Some of Powell's streets are set for a much-needed facelift this year.

Powell City Council, at its May 19 virtual meeting, awarded a bid in the amount of $744,496 to Columbus Asphalt Paving Inc. for the city's 2020 street maintenance program.

The program includes:

* Repaving of Liberty Ridge Avenue, Payne's Depot, Welywn Drive, Shale Ridge Court, Valley Place and a portion of Beech Ridge Drive.

* Restoration of the Scioto and North Liberty street intersection.

* Installation of a concrete apron at the alley entrance across from 44 Liberty St.

* Milling and overlaying of Sycamore Ridge Drive, Grey Oaks Drive, Wallsend Court and Oakham Court.

Mayor Frank Bertone called many of the streets in the project "points of pain," saying council has "done a lot of kicking the can down the road" regarding street maintenance in recent years.

"We had no street-maintenance program last year as we tried to save money" for the Sawmill Parkway resurfacing project approved by council last month, councilman Tom Counts said.

Councilman Dan Swartwout said he was worried a project of this scope, on the heels of the Sawmill Parkway project, had not been fully vetted by a council committee.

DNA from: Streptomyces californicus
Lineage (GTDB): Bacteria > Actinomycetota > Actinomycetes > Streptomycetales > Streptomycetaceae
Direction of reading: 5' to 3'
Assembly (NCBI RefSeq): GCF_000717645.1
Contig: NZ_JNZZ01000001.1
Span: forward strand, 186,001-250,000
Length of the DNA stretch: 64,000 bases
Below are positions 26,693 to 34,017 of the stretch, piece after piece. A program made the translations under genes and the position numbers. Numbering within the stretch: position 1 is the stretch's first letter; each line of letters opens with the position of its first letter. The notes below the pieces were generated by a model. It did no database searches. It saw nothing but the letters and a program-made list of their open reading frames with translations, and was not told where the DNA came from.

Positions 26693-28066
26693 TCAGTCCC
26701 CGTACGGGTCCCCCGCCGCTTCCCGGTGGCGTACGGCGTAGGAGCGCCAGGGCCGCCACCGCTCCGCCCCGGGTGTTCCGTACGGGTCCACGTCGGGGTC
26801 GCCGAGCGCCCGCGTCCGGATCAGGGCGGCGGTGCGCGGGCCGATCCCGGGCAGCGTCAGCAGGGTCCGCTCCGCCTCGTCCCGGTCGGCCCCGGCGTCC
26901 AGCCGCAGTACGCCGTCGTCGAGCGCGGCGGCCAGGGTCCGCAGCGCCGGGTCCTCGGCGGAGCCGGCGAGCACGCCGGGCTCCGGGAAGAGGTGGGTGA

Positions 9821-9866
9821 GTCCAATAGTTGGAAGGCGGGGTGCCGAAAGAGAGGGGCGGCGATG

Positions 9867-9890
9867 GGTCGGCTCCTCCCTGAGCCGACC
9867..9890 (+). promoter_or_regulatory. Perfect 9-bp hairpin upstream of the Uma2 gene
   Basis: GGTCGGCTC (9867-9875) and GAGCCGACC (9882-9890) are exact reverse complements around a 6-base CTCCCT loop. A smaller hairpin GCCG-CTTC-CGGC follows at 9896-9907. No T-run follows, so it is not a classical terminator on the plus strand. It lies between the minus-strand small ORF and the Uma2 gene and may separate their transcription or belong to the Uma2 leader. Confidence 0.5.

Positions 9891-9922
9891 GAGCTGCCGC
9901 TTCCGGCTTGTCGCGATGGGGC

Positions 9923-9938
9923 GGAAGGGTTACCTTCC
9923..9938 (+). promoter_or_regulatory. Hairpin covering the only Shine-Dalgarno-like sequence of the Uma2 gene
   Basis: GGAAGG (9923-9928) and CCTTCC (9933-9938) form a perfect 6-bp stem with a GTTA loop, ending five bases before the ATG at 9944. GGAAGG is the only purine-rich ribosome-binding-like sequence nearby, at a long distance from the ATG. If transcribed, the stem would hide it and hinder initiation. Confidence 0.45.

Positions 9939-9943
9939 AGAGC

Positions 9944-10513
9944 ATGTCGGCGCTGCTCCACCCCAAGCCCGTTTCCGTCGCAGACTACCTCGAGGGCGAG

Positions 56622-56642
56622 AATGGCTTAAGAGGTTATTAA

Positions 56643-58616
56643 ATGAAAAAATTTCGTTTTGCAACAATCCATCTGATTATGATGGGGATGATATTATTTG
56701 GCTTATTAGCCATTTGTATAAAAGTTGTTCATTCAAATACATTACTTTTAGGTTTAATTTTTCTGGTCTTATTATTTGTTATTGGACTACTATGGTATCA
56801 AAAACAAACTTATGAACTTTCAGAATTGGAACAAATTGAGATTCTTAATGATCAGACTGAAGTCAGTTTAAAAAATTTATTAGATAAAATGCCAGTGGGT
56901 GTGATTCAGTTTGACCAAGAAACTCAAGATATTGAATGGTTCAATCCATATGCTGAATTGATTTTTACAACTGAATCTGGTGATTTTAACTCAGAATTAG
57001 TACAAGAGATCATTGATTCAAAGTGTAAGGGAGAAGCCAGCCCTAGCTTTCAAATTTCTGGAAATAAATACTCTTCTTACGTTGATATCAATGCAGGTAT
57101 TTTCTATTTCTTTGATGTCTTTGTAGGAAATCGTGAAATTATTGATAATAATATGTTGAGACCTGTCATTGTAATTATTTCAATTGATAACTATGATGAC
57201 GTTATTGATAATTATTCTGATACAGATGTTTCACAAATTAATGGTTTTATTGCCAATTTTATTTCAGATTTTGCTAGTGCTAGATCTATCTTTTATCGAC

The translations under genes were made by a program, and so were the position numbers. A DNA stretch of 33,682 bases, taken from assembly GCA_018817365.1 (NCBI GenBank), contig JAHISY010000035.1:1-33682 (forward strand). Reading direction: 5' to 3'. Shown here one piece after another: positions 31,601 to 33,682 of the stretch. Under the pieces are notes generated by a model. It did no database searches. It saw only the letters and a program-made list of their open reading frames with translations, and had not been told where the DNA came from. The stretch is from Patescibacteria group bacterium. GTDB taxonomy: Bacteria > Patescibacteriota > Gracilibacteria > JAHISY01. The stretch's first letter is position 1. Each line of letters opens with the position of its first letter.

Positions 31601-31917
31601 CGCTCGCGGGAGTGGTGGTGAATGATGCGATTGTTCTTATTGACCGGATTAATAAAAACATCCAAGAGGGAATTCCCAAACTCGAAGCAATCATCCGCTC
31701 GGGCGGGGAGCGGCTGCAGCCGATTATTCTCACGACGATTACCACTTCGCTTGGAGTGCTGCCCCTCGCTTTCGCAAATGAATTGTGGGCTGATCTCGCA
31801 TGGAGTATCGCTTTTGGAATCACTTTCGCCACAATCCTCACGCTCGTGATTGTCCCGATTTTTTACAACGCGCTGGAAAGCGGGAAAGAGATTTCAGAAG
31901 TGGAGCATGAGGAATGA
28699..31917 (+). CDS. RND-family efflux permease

He called the move a "sudden reversal of course" for council, voicing concern over an unclear financial picture for the city.

Swartwout cast the lone dissenting vote as the measure was approved 6-1.

"This is a key maintenance program in the city," said City Manager Andrew White.

"The city has deferred the full street-maintenance program for a few years in order to save funds for the Sawmill Parkway resurfacing project. We're looking forward to repaving areas that are in need of repair."

The city's engineering department conducts ongoing assessment of each section of roadway within the city using the Ohio Department of Transportation Pavement Condition Rating system, which considers various elements of a road's condition.

Funding for the annual street maintenance program comes primarily through gasoline-tax revenues. The work also is partially funded by leftover grant funds earmarked for the Sawmill Parkway resurfacing project, which came in under bid, and with revenue from the city's downtown tax-increment financing district.

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